We’ve demonstrated the world’s first ‘astrocomb’!
An ‘astrocomb’ is a femtosecond laser frequency comb fired into an astronomical spectrograph. Frequency combs earned their inventors – Ted Hänsch and John Hall – the 2005 Nobel Prize in Physics. The “teeth” of the comb form a regularly-spaced set of sharp lines in the spectrum, all with known, highly-precise frequencies, thereby providing a kind of ‘frequency ruler’ with which to calibrate the spectrograph. Simple, right? Well, maybe in theory, but in practice it’s quite a challenge.
With a team based in Nobel Laureate Ted Hänsch’s group at the Max Planck Institute for Quantum Optics, Menlo Systems, the European Southern Observatory and the Kiepenheuer Institute for Solar Physics, we successfully injected infrared frequency comb light into the VTT solar telescope in Tenerife, on 8 March 2008. We were able to measure the spectrum of the Sun in infrared light to precisions exceeding the previous state-of-the-art, even with just this first astrocomb light.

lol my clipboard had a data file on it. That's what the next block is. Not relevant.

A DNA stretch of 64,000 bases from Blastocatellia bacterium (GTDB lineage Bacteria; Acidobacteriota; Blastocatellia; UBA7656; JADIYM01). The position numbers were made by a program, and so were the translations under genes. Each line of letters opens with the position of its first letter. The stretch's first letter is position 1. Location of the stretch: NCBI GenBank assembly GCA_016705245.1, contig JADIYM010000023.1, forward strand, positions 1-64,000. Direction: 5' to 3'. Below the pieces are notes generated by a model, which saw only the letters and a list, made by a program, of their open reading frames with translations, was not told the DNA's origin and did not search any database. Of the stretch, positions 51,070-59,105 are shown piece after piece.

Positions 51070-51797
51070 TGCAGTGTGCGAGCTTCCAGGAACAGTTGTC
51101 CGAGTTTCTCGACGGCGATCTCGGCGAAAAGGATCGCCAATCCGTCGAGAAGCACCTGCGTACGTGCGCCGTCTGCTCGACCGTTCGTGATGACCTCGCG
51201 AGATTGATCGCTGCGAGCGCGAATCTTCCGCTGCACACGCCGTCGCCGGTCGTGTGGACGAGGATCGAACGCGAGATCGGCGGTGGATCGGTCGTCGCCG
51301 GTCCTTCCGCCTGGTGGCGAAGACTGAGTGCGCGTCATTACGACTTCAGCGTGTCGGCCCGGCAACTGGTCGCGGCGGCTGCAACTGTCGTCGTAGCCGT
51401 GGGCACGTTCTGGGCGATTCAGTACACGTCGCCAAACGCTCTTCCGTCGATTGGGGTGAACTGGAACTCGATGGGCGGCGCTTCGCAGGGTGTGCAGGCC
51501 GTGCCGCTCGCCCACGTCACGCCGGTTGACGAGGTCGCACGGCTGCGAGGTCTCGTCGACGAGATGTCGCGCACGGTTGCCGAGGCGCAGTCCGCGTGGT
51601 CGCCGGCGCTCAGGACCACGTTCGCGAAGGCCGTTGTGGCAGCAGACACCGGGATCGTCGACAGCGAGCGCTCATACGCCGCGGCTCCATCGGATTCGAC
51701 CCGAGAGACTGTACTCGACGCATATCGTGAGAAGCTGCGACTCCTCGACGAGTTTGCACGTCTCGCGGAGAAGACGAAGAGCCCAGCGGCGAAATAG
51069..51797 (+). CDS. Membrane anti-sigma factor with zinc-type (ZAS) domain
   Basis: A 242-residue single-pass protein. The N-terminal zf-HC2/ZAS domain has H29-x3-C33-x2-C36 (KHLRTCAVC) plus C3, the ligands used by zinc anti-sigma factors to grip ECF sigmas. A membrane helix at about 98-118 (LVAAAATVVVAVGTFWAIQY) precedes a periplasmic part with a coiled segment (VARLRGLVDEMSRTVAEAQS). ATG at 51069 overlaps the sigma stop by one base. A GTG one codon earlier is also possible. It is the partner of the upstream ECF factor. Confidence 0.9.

We published the results of this first test in the journal Science:
Steinmetz T., Wilken T., Araujo-Hauck C., Holzwarth R., Hänsch T.W., Pasquini L., Manescau A., D’Odorico S., Murphy M.T., Kentischer T., Schmidt W., Udem T.,
Laser Frequency Combs for Astronomical Observations,
2008, Science, 321, 1335, arXiv:0809.1663.